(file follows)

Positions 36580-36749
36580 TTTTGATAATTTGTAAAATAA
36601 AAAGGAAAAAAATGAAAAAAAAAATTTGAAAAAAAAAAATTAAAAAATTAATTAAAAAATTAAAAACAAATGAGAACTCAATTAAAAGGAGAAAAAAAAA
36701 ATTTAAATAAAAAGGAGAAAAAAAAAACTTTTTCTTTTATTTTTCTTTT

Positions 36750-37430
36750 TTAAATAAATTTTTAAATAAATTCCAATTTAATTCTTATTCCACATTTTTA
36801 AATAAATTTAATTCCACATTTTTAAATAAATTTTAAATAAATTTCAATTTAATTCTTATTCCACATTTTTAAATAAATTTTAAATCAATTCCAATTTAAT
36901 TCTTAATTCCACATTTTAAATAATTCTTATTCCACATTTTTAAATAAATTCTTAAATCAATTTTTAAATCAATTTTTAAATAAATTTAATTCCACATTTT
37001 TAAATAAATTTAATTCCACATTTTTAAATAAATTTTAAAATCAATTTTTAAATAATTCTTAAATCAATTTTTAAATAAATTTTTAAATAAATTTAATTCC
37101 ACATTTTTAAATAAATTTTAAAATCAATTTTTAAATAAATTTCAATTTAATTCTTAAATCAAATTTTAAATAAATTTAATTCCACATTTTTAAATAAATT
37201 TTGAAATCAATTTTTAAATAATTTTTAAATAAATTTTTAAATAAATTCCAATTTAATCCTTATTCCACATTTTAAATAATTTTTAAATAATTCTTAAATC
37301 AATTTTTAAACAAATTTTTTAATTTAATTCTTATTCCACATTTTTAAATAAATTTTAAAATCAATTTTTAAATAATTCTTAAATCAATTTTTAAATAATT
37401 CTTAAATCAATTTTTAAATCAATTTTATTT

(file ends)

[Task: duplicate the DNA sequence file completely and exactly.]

Positions 36580-36749
36580 TTTTGATAATTTGTAAAATAA
36601 AAAGGAAAAAAATGAAAAAAAAAATTTGAAAAAAAAAAATTAAAAAATTAATTAAAAAATTAAAAACAAATGAGAACTCAATTAAAAGGAGAAAAAAAAA
36701 ATTTAAATAAAAAGGAGAAAAAAAAAACTTTTTCTTTTATTTTTCTTTT

Positions 36750-37430
36750 TTAAATAAATTTTTAAATAAATTCCAATTTAATTCTTATTCCACATTTTTA
36801 AATAAATTTAATTCCACATTTTTAAATAAATTTTAAATAAATTTCAATTTAATTCTTATTCCACATTTTTAAATAAATTTTAAATCAATTCCAATTTAAT
36901 TCTTAATTCCACATTTTAAATAATTCTTATTCCACATTTTTAAATAAATTCTTAAATCAATTTTTAAATCAATTTTTAAATAAATTTAATTCCACATTTT
37001 TAAATAAATTTAATTCCACATTTTTAAATAAATTTTAAAATCAATTTTTAAATAATTCTTAAATCAATTTTTAAATAAATTTTTAAATAAATTTAATTCC
37101 ACATTTTTAAATAAATTTTAAAATCAATTTTTAAATAAATTTCAATTTAATTCTTAAATCAAATTTTAAATAAATTTAATTCCACATTTTTAAATAAATT
37201 TTGAAATCAATTTTTAAATAATTTTTAAATAAATTTTTAAATAAATTCCAATTTAATCCTTATTCCACATTTTAAATAATTTTTAAATAATTCTTAAATC
37301 AATTTTTAAACAAATTTTTTAATTTAATTCTTATTCCACATTTTTAAATAAATTTTAAAATCAATTTTTAAATAATTCTTAAATCAATTTTTAAATAATT
37401 CTTAAATCAATTTTTAAATCAATTTTATTT